I don’t want to use this as a crutch, because I am responsible for myself and my own actions and being broke and in the middle of Europe on my own isn’t something I was forced into. So, I kind of want to be able to give something back to people for their acts of kindness and generosity.

That being said, should you decide to make a donation of $20 or more, I, Samantha, will happily craft you a short-story on a subject of your choosing. It can be about anything you want. I’ll totally write it. Sky’s the fuckin’ limit. Seriously, go to town.

I can’t guarantee that your story will be delivered in a timely fashion, due to the nature of my current lifestyle (see: homeless). But I can certainly promise that it will be written. Eventually, haha.

Here’s the link: Save the Vagabond, Save the World

And if you, y’know, felt like spreading it around or somethin’…that would be great too <3

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July 21st Somerville, MA – A Lesson in Self-Worth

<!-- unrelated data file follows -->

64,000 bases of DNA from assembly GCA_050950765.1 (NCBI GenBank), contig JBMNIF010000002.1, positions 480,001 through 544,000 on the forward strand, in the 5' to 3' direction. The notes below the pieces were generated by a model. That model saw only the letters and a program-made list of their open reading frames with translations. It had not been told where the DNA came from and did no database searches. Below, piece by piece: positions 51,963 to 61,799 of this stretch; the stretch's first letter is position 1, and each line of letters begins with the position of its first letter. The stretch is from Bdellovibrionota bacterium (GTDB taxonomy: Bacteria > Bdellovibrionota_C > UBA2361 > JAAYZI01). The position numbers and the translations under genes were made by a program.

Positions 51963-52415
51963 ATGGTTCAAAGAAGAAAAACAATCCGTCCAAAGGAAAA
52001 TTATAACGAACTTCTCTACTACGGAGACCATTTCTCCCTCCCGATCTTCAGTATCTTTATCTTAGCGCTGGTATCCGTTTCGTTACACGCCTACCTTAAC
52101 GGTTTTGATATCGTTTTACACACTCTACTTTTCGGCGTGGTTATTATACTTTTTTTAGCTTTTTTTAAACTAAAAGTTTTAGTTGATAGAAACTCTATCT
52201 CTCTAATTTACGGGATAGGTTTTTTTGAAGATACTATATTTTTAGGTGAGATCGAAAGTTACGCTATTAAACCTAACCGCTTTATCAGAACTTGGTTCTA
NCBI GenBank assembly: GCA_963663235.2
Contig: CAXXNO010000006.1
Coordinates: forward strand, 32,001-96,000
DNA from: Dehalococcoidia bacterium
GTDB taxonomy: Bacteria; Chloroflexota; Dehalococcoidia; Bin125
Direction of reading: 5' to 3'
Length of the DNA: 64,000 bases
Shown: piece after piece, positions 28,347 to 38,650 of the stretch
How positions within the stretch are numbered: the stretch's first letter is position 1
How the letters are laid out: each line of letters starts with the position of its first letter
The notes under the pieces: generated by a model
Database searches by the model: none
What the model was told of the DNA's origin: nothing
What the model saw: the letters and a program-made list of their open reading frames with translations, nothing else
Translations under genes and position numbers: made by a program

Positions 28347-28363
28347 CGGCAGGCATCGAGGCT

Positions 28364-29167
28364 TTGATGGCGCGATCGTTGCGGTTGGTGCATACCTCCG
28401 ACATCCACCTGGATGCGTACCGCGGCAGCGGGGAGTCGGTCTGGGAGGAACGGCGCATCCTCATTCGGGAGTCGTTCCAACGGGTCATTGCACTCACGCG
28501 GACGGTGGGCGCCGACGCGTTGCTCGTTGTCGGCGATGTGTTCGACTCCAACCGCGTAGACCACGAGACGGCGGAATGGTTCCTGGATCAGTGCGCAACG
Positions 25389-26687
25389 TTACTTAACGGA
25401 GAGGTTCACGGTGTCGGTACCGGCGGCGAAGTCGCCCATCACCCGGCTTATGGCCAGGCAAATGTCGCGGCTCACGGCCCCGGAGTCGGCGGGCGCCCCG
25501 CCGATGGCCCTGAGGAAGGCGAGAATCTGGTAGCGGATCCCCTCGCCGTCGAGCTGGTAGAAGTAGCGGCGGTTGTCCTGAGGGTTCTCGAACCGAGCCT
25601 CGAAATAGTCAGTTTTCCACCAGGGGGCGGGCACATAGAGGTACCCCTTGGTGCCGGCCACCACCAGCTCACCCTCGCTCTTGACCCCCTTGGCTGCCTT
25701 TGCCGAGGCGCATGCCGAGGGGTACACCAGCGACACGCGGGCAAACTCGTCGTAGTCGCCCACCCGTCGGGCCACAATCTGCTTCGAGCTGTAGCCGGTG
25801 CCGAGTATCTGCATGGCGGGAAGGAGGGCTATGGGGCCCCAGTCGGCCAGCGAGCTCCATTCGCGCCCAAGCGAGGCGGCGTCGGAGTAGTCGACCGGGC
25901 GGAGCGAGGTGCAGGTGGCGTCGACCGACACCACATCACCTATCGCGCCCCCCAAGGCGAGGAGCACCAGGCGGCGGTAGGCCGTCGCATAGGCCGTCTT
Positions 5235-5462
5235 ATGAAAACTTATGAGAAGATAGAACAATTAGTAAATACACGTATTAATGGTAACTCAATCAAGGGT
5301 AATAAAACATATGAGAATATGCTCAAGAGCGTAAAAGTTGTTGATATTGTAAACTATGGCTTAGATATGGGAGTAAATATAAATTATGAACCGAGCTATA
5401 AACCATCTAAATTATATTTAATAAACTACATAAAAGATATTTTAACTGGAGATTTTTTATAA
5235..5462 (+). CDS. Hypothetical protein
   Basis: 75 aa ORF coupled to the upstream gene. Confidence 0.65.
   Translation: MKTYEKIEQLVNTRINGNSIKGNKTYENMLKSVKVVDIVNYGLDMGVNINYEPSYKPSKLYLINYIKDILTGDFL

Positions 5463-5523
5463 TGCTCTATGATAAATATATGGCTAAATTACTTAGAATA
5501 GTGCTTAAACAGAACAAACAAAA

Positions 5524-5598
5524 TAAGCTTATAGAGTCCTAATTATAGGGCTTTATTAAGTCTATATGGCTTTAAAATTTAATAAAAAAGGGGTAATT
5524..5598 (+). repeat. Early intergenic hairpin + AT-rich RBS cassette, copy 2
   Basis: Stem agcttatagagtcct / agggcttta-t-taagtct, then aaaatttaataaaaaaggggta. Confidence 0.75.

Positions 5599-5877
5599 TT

I watched myself today in the side-view mirror of my friend Jonathan’s beat up Volkswagen and had a strange realization. I am not an egotistical or narcissistic person (though I think I’ve had my moments over the last twenty-five years). But this morning I looked at my reflection and I couldn’t turn away because I was captivated (possibly for the first time in my life) by my own beauty as a human being. At first I felt rather vain, or shallow, because I’ve never really thought of myself as an attractive individual. So it was weird to be thinking it so early, in my friend’s car, on our way to get coffee. Even now, the epiphany seems odd, uncomfortable. Though honestly, at the risk of sounding like a huge cheese-ball, I believe my level of happiness has reached such a level that it has begun to manifest in the physical, etching itself onto my skin and pouring out through my mouth and my eyes. It’s moments like these, that help me get over being broke, or being lazy, or feeling lost. Because I am not really poor, never really idle, and never void of hope or purpose. This is where my happiness originates, in the relearning how to live, how to laugh, and how to appreciate every tiny thing for what it really is. I still have a lifetime of learning to do before reaching enlightenment (and I may never), but I think I can say with confidence that I am well on my way.